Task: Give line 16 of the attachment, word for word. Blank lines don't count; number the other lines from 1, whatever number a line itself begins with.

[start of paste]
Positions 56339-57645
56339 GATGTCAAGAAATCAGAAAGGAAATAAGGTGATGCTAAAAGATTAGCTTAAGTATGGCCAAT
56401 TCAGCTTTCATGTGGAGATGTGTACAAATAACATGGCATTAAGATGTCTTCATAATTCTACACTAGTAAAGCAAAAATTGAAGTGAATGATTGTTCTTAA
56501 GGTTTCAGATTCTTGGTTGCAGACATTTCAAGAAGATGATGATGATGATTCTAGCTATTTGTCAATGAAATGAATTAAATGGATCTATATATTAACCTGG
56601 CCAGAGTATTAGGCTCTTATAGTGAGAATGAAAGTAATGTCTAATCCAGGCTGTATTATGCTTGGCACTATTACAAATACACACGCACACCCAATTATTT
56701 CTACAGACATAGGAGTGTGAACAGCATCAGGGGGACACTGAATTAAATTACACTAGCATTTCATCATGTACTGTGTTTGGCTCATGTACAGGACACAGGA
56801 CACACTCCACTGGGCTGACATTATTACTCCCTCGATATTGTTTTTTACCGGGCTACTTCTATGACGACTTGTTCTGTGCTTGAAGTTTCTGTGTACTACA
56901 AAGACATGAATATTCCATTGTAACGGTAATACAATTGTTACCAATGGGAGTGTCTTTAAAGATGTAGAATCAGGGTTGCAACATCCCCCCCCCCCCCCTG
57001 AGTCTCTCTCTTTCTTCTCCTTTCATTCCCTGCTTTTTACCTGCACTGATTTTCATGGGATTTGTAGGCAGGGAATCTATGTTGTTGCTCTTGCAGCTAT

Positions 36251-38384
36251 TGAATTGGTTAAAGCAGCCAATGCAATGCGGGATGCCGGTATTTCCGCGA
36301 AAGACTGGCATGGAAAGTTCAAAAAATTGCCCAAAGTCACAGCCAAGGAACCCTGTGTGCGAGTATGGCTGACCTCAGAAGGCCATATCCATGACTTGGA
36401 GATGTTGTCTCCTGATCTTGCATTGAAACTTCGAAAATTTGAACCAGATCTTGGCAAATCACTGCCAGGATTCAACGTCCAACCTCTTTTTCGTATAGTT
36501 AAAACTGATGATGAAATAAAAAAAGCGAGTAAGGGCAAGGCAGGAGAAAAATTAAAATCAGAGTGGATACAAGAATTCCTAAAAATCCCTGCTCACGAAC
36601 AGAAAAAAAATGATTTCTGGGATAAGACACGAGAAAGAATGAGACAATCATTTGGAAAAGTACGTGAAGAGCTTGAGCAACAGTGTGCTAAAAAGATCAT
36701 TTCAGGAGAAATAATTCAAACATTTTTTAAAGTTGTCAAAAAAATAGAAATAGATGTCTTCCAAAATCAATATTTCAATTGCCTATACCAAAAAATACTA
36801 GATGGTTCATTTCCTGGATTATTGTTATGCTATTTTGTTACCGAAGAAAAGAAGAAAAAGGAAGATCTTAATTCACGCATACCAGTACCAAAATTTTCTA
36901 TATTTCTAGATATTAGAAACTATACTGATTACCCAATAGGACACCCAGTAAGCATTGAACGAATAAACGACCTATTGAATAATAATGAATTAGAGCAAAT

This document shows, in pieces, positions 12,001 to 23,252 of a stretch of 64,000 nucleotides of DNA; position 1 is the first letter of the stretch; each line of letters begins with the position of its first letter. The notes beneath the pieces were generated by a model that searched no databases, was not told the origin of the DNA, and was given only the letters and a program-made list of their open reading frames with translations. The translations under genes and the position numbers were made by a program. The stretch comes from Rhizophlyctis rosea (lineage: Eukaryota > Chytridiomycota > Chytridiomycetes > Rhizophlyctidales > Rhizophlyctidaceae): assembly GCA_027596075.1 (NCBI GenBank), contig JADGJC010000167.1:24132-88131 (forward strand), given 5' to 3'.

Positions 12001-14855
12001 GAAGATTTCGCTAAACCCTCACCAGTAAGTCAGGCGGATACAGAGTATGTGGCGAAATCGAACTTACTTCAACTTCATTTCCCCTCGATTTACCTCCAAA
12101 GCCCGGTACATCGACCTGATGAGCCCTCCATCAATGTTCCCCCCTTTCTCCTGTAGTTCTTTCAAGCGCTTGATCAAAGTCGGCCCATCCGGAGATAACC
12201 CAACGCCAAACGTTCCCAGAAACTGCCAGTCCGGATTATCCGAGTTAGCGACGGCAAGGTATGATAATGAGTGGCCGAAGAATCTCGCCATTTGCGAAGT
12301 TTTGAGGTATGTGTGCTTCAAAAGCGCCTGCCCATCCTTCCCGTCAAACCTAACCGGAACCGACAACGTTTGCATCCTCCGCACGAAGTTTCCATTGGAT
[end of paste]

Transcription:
36701 TTCAGGAGAAATAATTCAAACATTTTTTAAAGTTGTCAAAAAAATAGAAATAGATGTCTTCCAAAATCAATATTTCAATTGCCTATACCAAAAAATACTA